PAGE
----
This opinion piece was written by Diana Rivera, an economist, and Sarah Villeneuve, a policy assistant, at the Brookfield Institute for Innovation + Entrepreneurship(BIIE), which has recently conducted new research on inclusive economic growth and innovation policy.
Advances in technology have brought with them incredible improvements in the standard of living of millions, but the reality is that some of the most innovative places in the world, like Silicon Valley, are also some of the most unequal. Inclusive innovation policies can help to mitigate this risk. While they’re not yet the norm, two recent examples around worker inclusion stand out.
In North Carolina, a training course created a pathway for displaced manufacturing workers to join the state’s world-renowned biotechnology sector. Its success sparked the creation of a robust talent pipeline that remains attractive for bio-manufacturing firms. In Finland, Nokia’s Bridge Program shows how a company can support its laid off workers as it makes difficult strategic decisions. Nokia helped 70% of its 5,000 participants find their next step in employment, entrepreneurship, or education.
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These examples show the potentially transformative effects of thoughtful innovation policy. It has the power to benefit entire communities and regions, even beyond those who initially seem to be most at risk from the disruption brought about by new technology.
One door closed is another open
In the late 2000s, after years of dominance in the mobile phone world, Nokia faced unexpected and fierce competition from Apple and Android smartphones. By 2011, Nokia announced it would leave the space, focus on its other business ventures and lay off over 18,000 people globally.
“Some of the most innovative places in the world, like Silicon Valley, are also some of the most unequal”
During this transition, Nokia created the Bridge Program, which prioritised the welfare of its employees and the prosperity of the affected communities. Nokia surveyed the needs of its workers at each site, and built in flexible access to training, funding and community support. Bridge helped participants: find new jobs in and outside of Nokia, start their own business, or further their education.
Almost 6,000 of these workers were based in Finland, the company’s home country, and were heavily reliant on Nokia’s jobs and economic contribution. Some 5,000 former employees from the four major Finnish sites received additional support through the firm and the government.
Three years after the launch of the program, former employees as well as economic development officials in Tampere and Oulu, cities home to two of Nokia’s largest sites, regarded the company’s retreat as the “best thing that happened” to the regions. This was not only due to the support it provided to laid off workers, but also the spillover effects it had on the local economies. Notably, the Nokia Bridge incubator program for start-ups, and the more than 400 firms it generated in Finland, was key in diversifying and fostering the regional entrepreneurship environments.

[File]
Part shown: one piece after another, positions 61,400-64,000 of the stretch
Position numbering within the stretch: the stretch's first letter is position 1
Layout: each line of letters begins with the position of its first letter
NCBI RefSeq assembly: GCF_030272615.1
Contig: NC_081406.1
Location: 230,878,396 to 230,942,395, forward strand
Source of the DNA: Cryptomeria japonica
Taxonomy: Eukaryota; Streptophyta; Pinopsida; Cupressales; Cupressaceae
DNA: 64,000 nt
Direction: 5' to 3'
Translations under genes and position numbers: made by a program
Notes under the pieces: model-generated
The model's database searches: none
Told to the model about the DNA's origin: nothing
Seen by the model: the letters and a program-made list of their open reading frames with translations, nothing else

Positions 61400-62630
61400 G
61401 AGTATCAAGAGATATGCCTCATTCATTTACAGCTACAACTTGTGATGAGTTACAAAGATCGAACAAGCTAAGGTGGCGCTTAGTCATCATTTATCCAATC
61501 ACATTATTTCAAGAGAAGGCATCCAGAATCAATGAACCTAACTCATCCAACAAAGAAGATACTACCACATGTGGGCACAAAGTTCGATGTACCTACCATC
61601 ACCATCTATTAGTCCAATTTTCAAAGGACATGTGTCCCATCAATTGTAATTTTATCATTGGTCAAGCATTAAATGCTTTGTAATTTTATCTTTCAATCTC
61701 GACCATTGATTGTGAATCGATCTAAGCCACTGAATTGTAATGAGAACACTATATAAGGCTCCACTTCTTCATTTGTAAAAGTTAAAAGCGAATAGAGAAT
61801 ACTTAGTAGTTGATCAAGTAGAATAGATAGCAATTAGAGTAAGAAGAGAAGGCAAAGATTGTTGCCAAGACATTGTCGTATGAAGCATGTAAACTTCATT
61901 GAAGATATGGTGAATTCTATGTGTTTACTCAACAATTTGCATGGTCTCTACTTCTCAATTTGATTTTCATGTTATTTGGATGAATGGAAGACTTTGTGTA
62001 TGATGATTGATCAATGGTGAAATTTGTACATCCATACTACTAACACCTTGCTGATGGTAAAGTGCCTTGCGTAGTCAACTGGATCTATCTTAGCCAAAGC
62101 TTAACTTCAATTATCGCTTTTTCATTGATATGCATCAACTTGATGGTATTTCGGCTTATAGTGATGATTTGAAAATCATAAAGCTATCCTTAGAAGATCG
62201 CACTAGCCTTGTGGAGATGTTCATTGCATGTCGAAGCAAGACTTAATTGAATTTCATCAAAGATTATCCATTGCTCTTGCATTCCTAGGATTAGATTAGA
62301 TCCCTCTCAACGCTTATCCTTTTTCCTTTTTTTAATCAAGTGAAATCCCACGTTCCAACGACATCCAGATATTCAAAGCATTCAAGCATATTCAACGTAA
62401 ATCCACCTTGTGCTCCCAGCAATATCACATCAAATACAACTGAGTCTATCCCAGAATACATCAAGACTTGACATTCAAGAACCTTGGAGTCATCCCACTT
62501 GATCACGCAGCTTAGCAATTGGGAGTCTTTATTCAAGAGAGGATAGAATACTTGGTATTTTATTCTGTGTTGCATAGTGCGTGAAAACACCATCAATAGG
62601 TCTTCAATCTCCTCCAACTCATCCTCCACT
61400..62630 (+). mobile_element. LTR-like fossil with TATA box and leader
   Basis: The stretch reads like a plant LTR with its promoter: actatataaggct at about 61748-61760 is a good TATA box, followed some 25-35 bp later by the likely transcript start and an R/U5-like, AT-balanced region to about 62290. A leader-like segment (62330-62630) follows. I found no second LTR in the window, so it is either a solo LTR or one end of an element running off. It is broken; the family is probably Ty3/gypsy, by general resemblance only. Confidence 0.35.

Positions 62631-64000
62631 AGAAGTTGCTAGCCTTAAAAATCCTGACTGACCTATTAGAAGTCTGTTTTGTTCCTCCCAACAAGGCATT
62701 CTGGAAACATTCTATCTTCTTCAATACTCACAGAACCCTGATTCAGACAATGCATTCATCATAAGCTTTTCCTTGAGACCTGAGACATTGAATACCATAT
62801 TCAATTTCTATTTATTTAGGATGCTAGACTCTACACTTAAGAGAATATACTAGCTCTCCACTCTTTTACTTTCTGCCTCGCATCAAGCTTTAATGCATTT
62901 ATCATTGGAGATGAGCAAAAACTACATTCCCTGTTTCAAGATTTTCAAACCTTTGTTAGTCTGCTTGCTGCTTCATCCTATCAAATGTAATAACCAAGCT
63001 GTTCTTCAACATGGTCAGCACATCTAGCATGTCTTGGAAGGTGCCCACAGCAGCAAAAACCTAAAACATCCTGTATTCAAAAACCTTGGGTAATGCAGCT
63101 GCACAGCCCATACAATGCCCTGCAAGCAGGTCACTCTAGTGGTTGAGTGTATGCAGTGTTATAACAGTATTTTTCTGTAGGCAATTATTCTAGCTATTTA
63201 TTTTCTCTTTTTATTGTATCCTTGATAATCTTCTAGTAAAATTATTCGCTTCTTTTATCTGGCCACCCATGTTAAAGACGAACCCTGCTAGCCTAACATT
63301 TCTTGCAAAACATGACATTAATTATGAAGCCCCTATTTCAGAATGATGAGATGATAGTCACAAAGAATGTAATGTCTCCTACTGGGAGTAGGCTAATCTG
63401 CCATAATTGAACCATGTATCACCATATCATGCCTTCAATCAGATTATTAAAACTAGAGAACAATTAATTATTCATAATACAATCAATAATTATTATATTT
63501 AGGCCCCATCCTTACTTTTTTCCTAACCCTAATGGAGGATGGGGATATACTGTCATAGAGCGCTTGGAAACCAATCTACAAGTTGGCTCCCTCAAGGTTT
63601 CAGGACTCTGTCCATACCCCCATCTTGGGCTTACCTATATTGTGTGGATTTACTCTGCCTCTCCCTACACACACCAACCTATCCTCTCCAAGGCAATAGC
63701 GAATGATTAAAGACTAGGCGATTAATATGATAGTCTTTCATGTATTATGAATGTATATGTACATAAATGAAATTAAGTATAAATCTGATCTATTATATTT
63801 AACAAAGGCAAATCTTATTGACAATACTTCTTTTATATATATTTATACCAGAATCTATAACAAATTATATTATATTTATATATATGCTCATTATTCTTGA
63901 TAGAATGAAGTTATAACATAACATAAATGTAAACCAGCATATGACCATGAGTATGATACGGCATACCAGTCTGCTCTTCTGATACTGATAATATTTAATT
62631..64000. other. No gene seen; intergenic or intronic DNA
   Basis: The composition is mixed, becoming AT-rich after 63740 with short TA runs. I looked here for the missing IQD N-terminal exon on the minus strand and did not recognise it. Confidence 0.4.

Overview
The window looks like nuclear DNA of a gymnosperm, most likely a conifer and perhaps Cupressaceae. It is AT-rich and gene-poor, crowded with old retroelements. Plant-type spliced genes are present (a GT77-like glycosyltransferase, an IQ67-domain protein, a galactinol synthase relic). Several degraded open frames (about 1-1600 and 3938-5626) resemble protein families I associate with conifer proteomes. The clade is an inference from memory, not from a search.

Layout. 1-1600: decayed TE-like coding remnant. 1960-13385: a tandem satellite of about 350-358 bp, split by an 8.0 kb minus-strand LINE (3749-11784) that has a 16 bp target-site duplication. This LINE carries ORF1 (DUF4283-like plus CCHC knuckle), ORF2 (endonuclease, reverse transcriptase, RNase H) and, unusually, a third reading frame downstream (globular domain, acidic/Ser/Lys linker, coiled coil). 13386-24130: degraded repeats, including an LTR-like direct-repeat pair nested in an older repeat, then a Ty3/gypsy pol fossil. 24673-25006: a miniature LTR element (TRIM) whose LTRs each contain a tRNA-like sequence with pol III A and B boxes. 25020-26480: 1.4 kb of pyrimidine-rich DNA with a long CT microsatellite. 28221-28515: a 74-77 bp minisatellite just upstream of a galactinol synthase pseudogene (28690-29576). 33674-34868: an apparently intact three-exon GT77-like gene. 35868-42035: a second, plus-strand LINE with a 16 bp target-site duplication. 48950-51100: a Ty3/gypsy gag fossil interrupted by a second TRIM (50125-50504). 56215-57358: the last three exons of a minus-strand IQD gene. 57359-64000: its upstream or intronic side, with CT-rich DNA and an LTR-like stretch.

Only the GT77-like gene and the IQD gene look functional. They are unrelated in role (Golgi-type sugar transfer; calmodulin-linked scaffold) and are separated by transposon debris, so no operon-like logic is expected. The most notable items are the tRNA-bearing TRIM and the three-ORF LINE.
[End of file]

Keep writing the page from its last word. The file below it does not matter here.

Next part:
Creating new pathways
In the mid-1990s, North Carolina faced two major problems in its manufacturing sector: its traditional tobacco, textile and furniture industries were declining sharply, and its young biotech sector was at risk of losing important firms due to severe production-line talent shortages.
State actors, led by the Biotechnology Centre, seized the opportunity to harness the skills of thousands of displaced manufacturing workers and train them to enter the industry. With its network of partners, consultations with industry and support from the state’s expansive community college system, the Biotechnology Centre created and implemented BioWork: a short course teaching science fundamentals and biotech production processes.
“Rather than seeing advances in technology as a zero-sum game with winners and losers, these decision-makers looked to apply new thinking”
Its main goal was to create the workforce the sector needed. Yet, it was designed to be accessible to people who had no more than a high school equivalency and no experience in the sector, and it was taught locally. These features made the course ideal for the highly-localised, laid-off manufacturing workers, who were valued by employers for their previous experience with manufacturing processes. It created a pathway back into the economy.
Anyone can become an engine of innovation
These two programs show policymakers, corporations and training providers the role they can play in guiding an economy through technological change and its implications. Rather than seeing advances in technology as a zero-sum game with winners and losers, these decision-makers looked to apply new thinking on policies that properly utilise the skills and talent of displaced workers.
Yet these cases also reveal that while teaching the right skills and training is essential, doing so is only one part of how to approach the design and delivery of inclusive innovation policies. For these policies to succeed, they must also incorporate research on demand and adaptability, while encouraging widespread collaboration among different networks in the community. Together, these components can create pathways that can lead anyone, from displaced manufacturing workers to laid-off employees in a declining tech field, to become an engine of innovation. — Diana Rivera & Sarah Villeneuve
(Picture credit: Flickr/Department for Business, Innovation & Skills)